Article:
- The Washington Times - Sunday, October 16, 2011


D.C. Lottery chief Buddy Roogow and other city officials are researching two scenarios I presented to them last week at an airing of the city’s online gambling law.

My first question was would several adults in the same house be able to gamble online at the same time.

Their initial response was “no.” Software would effectively firewall adults in a single-family home from essentially establishing a betting parlor.

My follow-up was this: Would several men smoking cigars, sipping brandy and using their individual laptops in the same D.C. hotel room be able to simultaneously gamble online?

They offered no definitive answer.

That’s a huge problem.

It’s huge because then-Council Chairman Vincent C. Gray, Council member Michael A. Brown and other iGaming supporters were so incredibly eager to get their hands on gambling revenue that they didnt think.

So now, nearly a year later, the measure still reeks of backroom wheeling, dealing and brandy snifters.

On Sunday,Mr. Gray was in full-throttle “Do as I say, not as I do” mode Sunday at the dedication ceremony of the Martin Luther King Jr. Memorial on the Mall.

The mayor, who spoke for several minutes, used global coverage of the event attended by President Obama, his family and other dignitaries to again throw down his “D.C.-don’t-got-no-vote-in-Congress” hammer.

“In 1966, Dr. King marched in our streets calling for an end to this injustice. He decried the plight of our residents when he said Congress had been ‘derelict in their duties and sacred responsibility to make justice and freedom a reality for all citizens in the District of Columbia.’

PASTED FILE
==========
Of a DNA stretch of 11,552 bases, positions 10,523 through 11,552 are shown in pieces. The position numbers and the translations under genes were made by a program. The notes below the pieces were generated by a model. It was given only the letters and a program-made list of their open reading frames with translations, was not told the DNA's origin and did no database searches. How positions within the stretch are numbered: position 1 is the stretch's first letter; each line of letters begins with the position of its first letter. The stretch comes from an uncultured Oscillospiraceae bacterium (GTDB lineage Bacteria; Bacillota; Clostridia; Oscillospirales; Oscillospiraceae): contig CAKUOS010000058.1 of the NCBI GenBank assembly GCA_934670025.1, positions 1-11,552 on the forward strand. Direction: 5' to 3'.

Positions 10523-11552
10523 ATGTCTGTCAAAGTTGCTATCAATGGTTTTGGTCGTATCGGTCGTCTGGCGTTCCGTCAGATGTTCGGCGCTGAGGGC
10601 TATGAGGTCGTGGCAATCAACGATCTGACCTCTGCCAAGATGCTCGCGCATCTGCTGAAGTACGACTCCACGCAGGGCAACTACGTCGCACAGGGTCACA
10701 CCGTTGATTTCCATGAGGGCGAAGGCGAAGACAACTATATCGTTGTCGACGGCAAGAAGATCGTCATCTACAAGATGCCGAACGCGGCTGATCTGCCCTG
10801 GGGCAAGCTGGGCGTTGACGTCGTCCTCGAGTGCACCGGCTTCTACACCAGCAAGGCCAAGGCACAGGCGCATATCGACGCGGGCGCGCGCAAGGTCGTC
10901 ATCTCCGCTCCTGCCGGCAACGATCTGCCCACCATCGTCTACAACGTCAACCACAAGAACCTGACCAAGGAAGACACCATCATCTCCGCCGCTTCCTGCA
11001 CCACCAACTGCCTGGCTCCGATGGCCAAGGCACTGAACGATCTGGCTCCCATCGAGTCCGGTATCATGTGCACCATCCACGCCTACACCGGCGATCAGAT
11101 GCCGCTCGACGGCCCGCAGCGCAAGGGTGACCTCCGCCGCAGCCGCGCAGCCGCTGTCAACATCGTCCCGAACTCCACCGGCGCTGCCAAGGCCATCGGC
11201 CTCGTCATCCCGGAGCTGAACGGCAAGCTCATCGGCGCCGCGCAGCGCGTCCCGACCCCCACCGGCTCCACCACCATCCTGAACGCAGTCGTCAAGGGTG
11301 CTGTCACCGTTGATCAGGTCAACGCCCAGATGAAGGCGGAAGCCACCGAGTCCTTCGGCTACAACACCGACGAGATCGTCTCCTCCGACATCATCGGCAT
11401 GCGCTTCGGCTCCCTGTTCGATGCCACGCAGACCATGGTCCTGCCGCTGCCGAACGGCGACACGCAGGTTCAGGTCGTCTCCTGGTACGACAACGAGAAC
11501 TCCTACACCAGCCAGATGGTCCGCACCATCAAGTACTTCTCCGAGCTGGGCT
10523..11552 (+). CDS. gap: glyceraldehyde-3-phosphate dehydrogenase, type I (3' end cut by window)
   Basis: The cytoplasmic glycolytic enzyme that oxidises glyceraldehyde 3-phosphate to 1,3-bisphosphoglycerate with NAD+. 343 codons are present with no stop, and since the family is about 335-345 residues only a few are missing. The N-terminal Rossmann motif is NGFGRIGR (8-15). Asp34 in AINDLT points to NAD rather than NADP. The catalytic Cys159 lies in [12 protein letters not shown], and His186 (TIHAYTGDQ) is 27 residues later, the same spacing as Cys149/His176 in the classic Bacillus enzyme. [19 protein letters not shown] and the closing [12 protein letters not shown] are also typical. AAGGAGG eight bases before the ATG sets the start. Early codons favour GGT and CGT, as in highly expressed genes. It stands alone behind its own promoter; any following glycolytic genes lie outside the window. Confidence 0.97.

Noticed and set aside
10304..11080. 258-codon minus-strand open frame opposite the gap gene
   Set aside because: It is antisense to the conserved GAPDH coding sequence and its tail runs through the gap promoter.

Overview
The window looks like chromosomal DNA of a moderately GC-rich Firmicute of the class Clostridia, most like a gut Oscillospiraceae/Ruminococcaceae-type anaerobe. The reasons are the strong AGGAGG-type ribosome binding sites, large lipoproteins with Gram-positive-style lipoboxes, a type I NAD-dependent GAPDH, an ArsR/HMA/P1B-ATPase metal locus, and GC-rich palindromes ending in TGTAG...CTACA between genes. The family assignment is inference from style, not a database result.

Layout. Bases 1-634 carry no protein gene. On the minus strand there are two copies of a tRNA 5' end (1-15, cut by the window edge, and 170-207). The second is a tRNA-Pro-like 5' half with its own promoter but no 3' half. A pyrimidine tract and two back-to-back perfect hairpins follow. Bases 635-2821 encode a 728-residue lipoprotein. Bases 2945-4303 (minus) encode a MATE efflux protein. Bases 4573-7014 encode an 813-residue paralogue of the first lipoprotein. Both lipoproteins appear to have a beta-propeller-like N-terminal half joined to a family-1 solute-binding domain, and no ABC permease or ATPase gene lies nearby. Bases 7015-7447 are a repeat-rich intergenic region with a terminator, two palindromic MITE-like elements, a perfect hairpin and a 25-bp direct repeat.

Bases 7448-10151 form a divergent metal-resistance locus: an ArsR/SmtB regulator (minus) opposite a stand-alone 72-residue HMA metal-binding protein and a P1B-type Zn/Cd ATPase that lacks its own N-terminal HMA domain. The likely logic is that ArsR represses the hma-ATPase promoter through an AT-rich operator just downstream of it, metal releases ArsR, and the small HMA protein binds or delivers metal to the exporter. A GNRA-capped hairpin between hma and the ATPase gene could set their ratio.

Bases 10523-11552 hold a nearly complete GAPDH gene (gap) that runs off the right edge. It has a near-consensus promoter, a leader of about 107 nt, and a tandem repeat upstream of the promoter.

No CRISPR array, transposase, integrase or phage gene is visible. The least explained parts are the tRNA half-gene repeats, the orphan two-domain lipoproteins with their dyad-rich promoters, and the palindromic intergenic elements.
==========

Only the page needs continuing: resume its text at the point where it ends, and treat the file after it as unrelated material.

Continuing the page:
“As we celebrate this momentous dedication,” he continued, “I implore you, Mr. President and members of Congress: Stand with the people of the District of Columbia! Stand with the legacy of Dr. King! Remove the shackles of oppression so that, when Americans dutifully recite the Pledge of Allegiance, we truly mean ‘liberty and justice for all.’ “

While it is Mr. Gray’s prerogative — and perhaps duty, as mayor — to push for statehood and congressional voting privileges, he should not be allowed to get away with speaking out of one side of his month about congressional “shackles” when he himself shackled (and hoodwinked) residents on Internet gambling.

He knows full well that the council never allowed the public to fully weigh in on Internet gambling before the council passed the law last year.

And whats worse is Republican and Democratic members of Congress are in political cahoots with him.

According to Oct. 12 editions of Politico, Rep. Joe Barton, a conservative Republican firebrand from Texas, and Massachusetts liberal Rep. Barney Frank, a Democrat, “are talking up members of the powerful deficit-slashing committee, arguing that virtual betting could boost tax revenue and even create jobs.”

We already know that Senate Majority Leader Harry Reid of the “great place-your-bets state of Nevada” tried to slip in a bill that would legalize online gambling last year, but Politico also reported last week that Sen. Jon Kyl, Arizona Republican, “who has opposed the idea, appears to be softening.”

This is key since Congress turned a blind eye to the city’s measure, which is the first in the nation.

Local and federal lawmakers are counting the gambling dollars before they are hatched, and have bet a fortune on the prospect that D.C. residents and other Americans would go along as long as officials promise to spread the wealth.

Indeed, Ward 5 residents confirmed as much on Thursday night, when D.C. Lottery officials conducted their first-ever public meeting on their money-grubbing iGaming scheme, which would permit any adult visiting, working or living in the city to wager on blackjack, bingo and assorted games.

I’d call Mr. Gray a hypocrite if I thought name-calling would get him to do an about-face on the iGaming law.

In the meantime, hold that thought. There are other iGaming meetings this week.

• Deborah Simmons can be reached at [email protected]

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